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The Best Markets for Tech Talent in 2021

The hottest emerging markets for tech talent include Dayton, Huntsville, Colorado Springs, Omaha, and Des Moines. But the best value for tech talent (versus cost) can be found in Waterloo, Pittsburgh, Madison, and Vancouver.

These are just some of the many insights you can find in CBRE's 2021 Scoring Tech Talent report. Colin Yasukochi and his team at CBRE's Tech Insights Center generate the study annually; this year they looked at 50 North American markets and 10 Latin American markets through a variety of statistical lenses.

"Fifty of the largest markets by number of tech talent professionals in the U.S. and Canada were analyzed to create a scorecard ranking them comparatively. The scorecard uses 13 metrics to measure each market's depth, vitality, and attractiveness to companies seeking tech talent and to tech workers seeking employment. Each metric is weighted by its relative importance to job creation and innovation. Tech talent concentration metrics have the highest weights because they signify clustering of tech workers. Labor costs for tech talent are weighted more heavily than office rents because companies allocate more capital to labor than to real estate." (CBRE, pg. 13)

Despite the hype about a tech talent exodus from the Bay Area, NYC, and other major cities, the usual suspects continue to lead the scorecard, and none of the 40 largest tech talent markets showed a net decline. The Bay Area and NYC tech populations grew by 16.4% and 6.7% respectively over the past year.

However, the percentage growth of the tech talent pool was more pronounced in some unexpected markets. Among larger cities, the tech talent pool surged notably in Toronto (+42.8%), Vancouver (+36.1%), and Salt Lake City (+33.9%). Among smaller cities, 2021 saw big talent pool growth in Edmonton (+53.3%), Waterloo (+47.2%), Nashville (+36.1%), and Madison (+31.9%).

We particularly like to pay attention to the "Next 25" section (page 68-69), where the data is filtered to only 8 of the 13 criteria - presumably dropping absolute size, for example. Interestingly, many of this year's Next 25 are in the Midwest, South, and even Eastern US. These markets could be particularly interesting to companies looking to build a development center or similar tech operation with just 10 to 150 people. Choosing to locate in these emerging tech markets - including Dayton, Huntsville, Colorado Springs, and 22 others - could allow you to attract & retain great tech talent, without competing with the likes of Google or Amazon.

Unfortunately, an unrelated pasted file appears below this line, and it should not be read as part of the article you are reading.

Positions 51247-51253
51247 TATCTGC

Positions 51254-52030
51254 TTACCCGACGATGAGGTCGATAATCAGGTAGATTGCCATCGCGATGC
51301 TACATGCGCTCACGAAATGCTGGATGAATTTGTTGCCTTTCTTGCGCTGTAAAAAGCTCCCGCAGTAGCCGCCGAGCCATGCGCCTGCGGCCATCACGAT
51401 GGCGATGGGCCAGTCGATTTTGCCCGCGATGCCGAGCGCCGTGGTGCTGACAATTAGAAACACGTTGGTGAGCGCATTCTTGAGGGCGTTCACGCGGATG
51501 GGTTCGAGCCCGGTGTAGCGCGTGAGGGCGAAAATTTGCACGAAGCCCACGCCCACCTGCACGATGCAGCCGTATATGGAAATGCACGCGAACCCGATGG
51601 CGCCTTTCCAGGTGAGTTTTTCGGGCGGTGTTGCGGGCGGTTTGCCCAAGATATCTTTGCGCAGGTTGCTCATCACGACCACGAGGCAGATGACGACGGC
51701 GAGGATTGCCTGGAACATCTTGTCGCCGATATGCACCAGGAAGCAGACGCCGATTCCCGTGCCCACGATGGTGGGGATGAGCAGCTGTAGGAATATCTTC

North America's "Next 25" Tech Markets (2021)

The topic was also featured in today's Weekly Take podcast, with report author Colin Yasukochi, Dan Harvey (CBRE Vice Chair), and Lisa Picard (CEO of EQ Office). Picard emphasizes that core tech markets will continue to be dominant for quite some time, and the recent migration to secondary markets is mainly an acceleration of pre-existing trends. She emphasizes that moves driven by affordability are not sustainable ("affordability is not a lifestyle; that gets wiped out pretty quickly"). In short, she predicts a reversion to core markets for quality tech talent and optimal collaboration, and both Harvey and Yasukochi seem to agree. Harvey credits Picard for coining the phrase "phygital" (physical+digital) to describe the key balance that companies will work to achieve for their post-COVID workplace experience. Yasukochi also discusses diversity, and notes that Pittsburgh (perhaps surprisingly) tops the rankings of diverse tech talent, while Washington DC is the best market for female tech talent.

NB- Notice a handful of unexpected Canadian cities showing strong on these lists? CBRE does not directly provide context on this topic, but we will be looking into it, and will post a follow-up when possible.

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